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Horus

The Sky God of Egypt

Ancient Egyptian mythology gives the name Horus to a sky god who generally refers to two gods: Horus the Elder (or Horus the Great), the last of the original five gods to be born, and Horus the Younger, the son of Osiris and Isis.

Jimmy Dunn, a historian, claims, “The most significant of the avian deities is Horus, who appears in so many different ways and is portrayed so differently in different inscriptions that it is practically difficult to tell who the real Horus is.” Most often, the name Horus refers to various falcon gods. Even though this is definitely true, the word “Horus” is usually used to mean either the oldest of the first five gods or the son of Isis and Osiris who beat his uncle Set and brought peace to the country.

The name Horus is an adaptation of the Egyptian Hor, which refers to him as a sky god and means “the Distant One” in Latin. Horus the Great in English, or Harwer and Haroeris in Egyptian, refers to the older Horus, the brother of Osiris, Isis, Set, and Nephthys. After Alexander the Great conquered Egypt in 331 BCE, Horus the Child (Hor pa khered), the son of Osiris and Isis, was changed into the Greek god Harpocrates. The name “Harpocrates” also means “Horus the Child,” although the god was not the same as Horus of Egypt. The Greek God of Silence, Confidentiality, and the Guardian of Secrets, Harpocrates, is frequently shown in statues as a winged kid with his finger to his lips.

On the other hand, Horus the Younger was a strong sky deity who was primarily linked to the sun but also the moon. He served as the protector of the Egyptian royal family, the just judge, the upholder of the law, the unifier of the two lands, and, thanks to his conflicts with Set, a god of war who Egyptian kings frequently invoked both before and after the battle. Ra-Harahkhte, the sun god who sailed through the sky during the day and was shown as a falcon-headed man wearing the double crown of Upper and Lower Egypt with the sun disk on it, was eventually created when he was joined with the sun god Ra. His emblems are the falcon and the Eye of Horus, two of the most well-known Egyptian symbols.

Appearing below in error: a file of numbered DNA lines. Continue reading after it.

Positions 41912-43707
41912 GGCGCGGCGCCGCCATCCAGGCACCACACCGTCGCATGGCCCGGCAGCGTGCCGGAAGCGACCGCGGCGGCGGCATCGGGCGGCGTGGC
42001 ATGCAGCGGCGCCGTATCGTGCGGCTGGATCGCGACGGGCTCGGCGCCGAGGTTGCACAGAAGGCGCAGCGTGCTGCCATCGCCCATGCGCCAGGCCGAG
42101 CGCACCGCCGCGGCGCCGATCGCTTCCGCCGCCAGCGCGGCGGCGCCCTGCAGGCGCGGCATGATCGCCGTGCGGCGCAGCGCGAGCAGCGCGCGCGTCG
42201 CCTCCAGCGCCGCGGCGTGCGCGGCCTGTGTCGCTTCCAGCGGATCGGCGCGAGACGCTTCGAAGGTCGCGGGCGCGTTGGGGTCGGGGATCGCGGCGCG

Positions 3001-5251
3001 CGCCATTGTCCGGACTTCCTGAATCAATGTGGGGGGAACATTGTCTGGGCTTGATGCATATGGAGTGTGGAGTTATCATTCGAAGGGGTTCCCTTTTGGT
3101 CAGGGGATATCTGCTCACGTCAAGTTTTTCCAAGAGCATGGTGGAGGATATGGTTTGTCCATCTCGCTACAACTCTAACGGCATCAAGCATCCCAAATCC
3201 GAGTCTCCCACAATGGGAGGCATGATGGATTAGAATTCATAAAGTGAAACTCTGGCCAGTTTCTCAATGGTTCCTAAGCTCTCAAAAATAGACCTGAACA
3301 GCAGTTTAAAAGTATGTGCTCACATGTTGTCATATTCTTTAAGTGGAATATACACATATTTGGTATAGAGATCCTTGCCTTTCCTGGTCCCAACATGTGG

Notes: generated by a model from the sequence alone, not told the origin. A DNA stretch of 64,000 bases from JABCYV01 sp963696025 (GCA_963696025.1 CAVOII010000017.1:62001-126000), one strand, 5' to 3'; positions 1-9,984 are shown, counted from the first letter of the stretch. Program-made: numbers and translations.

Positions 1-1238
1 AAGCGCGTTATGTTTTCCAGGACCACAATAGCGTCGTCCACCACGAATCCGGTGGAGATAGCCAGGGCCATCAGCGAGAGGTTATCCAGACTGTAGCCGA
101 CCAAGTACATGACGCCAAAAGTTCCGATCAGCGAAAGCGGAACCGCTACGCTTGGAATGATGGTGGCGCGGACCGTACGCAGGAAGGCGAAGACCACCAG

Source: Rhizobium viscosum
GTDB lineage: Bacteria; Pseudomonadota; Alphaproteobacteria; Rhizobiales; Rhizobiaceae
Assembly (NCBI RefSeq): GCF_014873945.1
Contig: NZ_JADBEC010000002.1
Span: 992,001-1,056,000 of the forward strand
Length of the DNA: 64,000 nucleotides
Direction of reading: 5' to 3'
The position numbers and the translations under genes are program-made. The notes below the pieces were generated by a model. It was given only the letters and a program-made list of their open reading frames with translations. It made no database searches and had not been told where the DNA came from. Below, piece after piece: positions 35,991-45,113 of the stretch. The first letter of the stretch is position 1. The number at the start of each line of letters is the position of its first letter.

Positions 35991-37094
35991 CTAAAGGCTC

Horus: the Elder

Soon after the universe first began to exist, Geb (earth) and Nut (sky) came together to create Horus the Elder, one of the earliest Egyptian deities. Horus was put in charge of the sky and, more specifically, the sun. His older brother, Osiris, was put in charge of the earth with Isis. In one version of the tale, Hathor is the mother of Horus; in other versions, she is his wife; and in still other versions, she is the mother, wife, and daughter of Horus. Geraldine Pinch, an academic, says that a falcon in a barque is one of the oldest ways to show that Horus is traveling through the heavens on the sun barge. In addition, Horus is portrayed as a generous protector and creator god.

The Egyptian god Horus slowly took on the traits of several falcon gods, who were also called avian deities. Some, like the Upper Egyptian Dunanwi, were talked about very early in history, while others, like the Montu, became popular much later. Even though historians have argued about Horus’s early ties to Dunanwi, the god’s combination with him, Horus-Anubis, is a fact. Horus was worshipped all over the country, but Dunanwi was only worshipped in the 18th higher nome (province). Though it’s possible that Horus, like Inanna in Mesopotamia, began as a regional deity like Dunanwi, it seems more likely that the whole of Horus emerged early in Egypt’s religious evolution.